Appreciating the preposterous

Frontispiece by Philippe Jullian

Nursery Rhymes. An essay
by V Sackville-West.
Illustrated by Philippe Jullian.
Michael Joseph, 1950 (1947).

“Coleridge had a proper appreciation of the preposterous, astounding, yet entirely acceptable propositions which go to make up the thaumaturgy of the nursery. No one lacking that appreciation is advised to read any further in this essay.”

p 7

Well, I’m one of those who, like Coleridge, appreciate the preposterous thaumaturgy of nursery rhymes, so Vita Sackville-West’s enthusiastic paddling in the shoreless pool of childhood lore naturally appealed to me. That she does it with humour yet without condescension was a bonus, and that there were unexpected delights hiding under various rocks she turns over satisfied my abiding curiosity.

Surprisingly, for what now counts as a period piece, she’s prepared to be critical of antiquarian ‘explanations’ concerning the origins of these rhymes and what they supposedly signified, but her mockery is gentle and she’s even prepared to admit to her own mistakes, as first appeared in an earlier limited edition.

The whole is embellished by Philippe Jullian’s whimsical drawings all printed in plum-coloured ink, their style very much conforming to contemporary adult attitudes regarding nursery lore – genteel and aloof but maybe not absolutely reflecting their historical origins.

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Pearls of every kind

From The Meadows of Gold
by Al-Masʿūdī,
translated by Paul Lunde and Caroline Stone.
Penguin Great Journeys No 2,
Penguin Classics 2007 (947)

The author of this book compares himself to a man who, having found pearls of every kind and every shade scattered here and there, gathers them into a necklace and makes them a precious piece of jewellery…

’80. The author addresses his readers’

Born in Baghdad at the tail end of the ninth century CE, Masʿūdī or Al-Masʿūdī was intensely curious about the world around him, becoming an indefatigable traveller, researching and interviewing informants before authoring several original works.

Though only a couple of these books have survived the intervening millennium enough remains for Paul Lunde and Caroline Stone to have chosen and translated several chapters from a multi-volume work entitled The Meadows of Gold and Mines of Precious Gems, plus a few from The Book of Admonition and Revision. Taken as a whole their selection gives a good general impression of Al-Masʿūdī’s approach and the scope of his vision.

From this we can gather that he seems to have travelled extensively in the Middle East, perhaps in the role of a merchant trader, along the coast of the Indian subcontinent and very possibly through the East Indies, past Indochina and up to Guangzhou or Canton (here called Khānfū). What comes through are the very well-established trade and cultural connections right across the Old World, from Europe to Korea, connections which later writers such as Marco Polo and Sir John Mandeville were also to take full advantage of.

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A moralising purpose

Engraving by Thomas Bewick

Jane Austen and the Clergy
by Irene Collins.
The Hambledon Press 2002 (1994).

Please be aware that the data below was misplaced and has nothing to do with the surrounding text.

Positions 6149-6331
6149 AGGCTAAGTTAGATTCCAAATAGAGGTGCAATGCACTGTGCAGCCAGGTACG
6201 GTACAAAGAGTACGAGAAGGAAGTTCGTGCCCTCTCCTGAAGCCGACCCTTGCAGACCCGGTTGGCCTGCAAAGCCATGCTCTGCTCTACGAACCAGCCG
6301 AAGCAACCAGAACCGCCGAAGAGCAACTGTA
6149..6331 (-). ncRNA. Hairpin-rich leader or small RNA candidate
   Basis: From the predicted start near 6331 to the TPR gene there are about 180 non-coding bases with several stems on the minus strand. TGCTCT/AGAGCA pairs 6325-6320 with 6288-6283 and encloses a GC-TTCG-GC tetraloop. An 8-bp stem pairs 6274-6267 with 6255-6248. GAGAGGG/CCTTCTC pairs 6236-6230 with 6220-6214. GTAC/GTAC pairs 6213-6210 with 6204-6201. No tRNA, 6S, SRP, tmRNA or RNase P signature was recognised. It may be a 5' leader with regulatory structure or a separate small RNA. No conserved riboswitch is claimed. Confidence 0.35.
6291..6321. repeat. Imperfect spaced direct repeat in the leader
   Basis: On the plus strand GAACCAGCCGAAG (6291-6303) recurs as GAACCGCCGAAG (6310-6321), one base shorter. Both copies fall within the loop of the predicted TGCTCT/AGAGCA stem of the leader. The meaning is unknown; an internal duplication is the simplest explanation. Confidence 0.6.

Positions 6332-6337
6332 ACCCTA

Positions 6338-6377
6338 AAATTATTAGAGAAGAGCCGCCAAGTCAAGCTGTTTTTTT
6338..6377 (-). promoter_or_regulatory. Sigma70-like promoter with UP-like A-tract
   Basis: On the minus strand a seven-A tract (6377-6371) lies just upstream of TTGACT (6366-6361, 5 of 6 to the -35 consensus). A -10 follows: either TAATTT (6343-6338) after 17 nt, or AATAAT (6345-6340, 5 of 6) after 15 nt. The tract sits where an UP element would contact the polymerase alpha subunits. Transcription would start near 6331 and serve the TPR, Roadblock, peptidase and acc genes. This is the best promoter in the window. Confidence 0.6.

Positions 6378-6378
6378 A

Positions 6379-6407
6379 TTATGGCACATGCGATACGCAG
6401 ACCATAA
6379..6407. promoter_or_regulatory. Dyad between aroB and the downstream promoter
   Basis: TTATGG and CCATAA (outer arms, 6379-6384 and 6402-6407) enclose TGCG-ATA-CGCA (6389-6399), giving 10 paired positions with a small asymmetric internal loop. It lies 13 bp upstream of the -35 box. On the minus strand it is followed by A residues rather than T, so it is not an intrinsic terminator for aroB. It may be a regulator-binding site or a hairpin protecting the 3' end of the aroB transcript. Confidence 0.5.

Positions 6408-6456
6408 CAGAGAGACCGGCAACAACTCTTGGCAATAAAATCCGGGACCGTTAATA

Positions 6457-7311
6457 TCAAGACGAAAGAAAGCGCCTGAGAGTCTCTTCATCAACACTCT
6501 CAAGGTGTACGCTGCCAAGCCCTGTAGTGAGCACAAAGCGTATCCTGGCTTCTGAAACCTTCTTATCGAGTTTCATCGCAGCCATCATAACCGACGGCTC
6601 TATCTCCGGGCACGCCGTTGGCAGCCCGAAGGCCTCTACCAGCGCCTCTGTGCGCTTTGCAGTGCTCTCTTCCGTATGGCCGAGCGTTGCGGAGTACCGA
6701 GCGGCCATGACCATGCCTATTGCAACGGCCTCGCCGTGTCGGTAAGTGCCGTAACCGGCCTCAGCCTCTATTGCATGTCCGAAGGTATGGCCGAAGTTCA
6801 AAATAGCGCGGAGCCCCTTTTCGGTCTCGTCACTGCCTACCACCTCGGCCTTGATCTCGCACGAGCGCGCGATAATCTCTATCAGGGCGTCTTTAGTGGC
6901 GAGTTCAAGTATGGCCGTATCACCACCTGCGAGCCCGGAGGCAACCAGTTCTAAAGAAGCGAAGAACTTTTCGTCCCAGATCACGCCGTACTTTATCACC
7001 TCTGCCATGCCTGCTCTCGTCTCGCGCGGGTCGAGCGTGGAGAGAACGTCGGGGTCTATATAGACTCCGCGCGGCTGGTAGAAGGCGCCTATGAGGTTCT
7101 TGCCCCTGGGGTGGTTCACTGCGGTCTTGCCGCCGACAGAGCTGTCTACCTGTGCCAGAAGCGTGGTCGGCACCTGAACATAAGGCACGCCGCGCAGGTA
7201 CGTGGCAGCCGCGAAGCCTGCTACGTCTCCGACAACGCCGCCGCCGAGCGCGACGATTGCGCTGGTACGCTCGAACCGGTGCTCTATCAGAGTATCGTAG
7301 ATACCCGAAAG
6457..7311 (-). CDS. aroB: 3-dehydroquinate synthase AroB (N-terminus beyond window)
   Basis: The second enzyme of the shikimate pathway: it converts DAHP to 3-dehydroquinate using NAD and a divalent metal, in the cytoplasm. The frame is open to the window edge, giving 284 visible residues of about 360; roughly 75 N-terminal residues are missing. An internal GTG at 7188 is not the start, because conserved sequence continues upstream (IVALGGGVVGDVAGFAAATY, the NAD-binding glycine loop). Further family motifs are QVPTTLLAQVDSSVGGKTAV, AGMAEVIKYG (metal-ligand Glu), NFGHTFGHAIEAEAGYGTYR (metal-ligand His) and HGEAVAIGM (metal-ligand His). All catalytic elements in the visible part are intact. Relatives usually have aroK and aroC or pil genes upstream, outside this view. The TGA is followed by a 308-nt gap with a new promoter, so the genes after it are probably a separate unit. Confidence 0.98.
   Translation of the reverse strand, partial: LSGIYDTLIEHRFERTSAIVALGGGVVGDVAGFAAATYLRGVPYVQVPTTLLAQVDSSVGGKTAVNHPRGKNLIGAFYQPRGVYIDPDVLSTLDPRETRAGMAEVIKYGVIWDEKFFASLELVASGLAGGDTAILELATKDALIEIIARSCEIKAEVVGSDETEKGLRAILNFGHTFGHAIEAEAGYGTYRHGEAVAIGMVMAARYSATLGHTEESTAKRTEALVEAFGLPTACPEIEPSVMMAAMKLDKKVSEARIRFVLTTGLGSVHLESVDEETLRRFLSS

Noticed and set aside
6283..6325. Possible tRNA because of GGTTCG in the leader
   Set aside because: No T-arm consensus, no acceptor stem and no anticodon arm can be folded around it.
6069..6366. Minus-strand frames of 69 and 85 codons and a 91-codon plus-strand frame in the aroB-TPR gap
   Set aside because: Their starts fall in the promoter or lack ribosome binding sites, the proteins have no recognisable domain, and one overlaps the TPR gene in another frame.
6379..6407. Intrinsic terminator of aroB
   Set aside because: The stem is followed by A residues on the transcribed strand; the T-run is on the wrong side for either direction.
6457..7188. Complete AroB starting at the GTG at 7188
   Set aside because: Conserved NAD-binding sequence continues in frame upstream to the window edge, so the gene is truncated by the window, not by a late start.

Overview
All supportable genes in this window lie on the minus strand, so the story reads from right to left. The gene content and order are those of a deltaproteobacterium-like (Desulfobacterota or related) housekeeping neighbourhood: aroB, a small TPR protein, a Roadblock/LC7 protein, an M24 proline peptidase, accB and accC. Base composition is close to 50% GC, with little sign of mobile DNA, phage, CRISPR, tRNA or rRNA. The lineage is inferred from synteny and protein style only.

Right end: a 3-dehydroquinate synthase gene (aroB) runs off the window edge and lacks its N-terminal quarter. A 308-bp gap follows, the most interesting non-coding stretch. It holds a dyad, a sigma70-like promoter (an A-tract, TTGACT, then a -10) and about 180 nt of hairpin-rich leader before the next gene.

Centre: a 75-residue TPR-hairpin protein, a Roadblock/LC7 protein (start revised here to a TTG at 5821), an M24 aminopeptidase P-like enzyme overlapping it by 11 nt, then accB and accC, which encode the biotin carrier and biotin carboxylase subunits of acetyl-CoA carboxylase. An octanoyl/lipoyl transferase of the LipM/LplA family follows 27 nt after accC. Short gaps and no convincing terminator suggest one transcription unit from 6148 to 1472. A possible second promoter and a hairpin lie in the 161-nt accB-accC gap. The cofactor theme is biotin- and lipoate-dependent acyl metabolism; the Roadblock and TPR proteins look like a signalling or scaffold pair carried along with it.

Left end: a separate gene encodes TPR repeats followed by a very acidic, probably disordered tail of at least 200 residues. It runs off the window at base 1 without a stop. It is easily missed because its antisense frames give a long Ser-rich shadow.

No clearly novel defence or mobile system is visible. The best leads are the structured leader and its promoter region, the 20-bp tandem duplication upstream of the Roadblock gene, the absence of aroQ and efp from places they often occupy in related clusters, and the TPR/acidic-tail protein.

There’s a neat correspondence between a study examining Jane Austen’s models for fictional clergy, notably the snobby Mr Collins in Pride and Prejudice, and the fact that such a study was undertaken by a scholar by the name of Collins. But this work is more than just a discussion of Mr Collins, Mr Tilney, Mr Elton, Dr Grant, Mr Bennet and others: it underlines how important Jane’s own clerical background was in forming the bedrock of not only her fiction but also her life.

Originally published in 1994, Jane Austen and the Clergy appeared just in time for the reignition of Austen mania brought about by the adaptation of Pride and Prejudice for television in 1995, making the late Irene Collins (she died in 2015) a bit of a celebrity for Austen fans. Ever since I began reading Austen for myself I’ve been delving into this volume bit by bit till I now feel able to make some assessment of its undoubted worth.

In fact this study feels like a labour of love for the author. At times it’s unclear whom it’s aimed at: is it other literary scholars, the general public, Austen fans, or church historians? But, approached with care and attention by the reasonably intelligent reader it is undoubtedly enlightening on all fronts and an excellent commentary for those embarking on a reread of Jane’s published oeuvres.

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The apotheosis of artifice

Giambattista Piranesi, Carcere XIV (‘The Gothic Arch’)

The Narrative of Trajan’s Column
by Italo Calvino,
translated by Martin McLaughlin.
Penguin Great Ideas 115,
Penguin Classics 2020

Just the titles of so many of these pieces are mouthwateringly attractive — ‘The Museum of Wax Monsters’, ‘The Adventures of Three Clockmakers and Three Automata’, ‘The Sculptures and the Nomads’ — and their contents don’t disappoint either. Martin McLaughlin has done a great job on the translation as far as I can tell because the sentences feel newly minted, as though directly from the hand of the author to the reader.

Except there are clues that these are not recent writings: references are made to a time before the Iranian Revolution and to a few other events that locate them firmly to a time before the author’s premature death in 1985 — he was only in his 63rd year.

But it is Calvino’s gimlet observations, marshalling of details, and philosophical reflections that render his comments eternal and paradoxically contemporary, meaning that these dozen pieces will be for me a joy to revisit at some future date.

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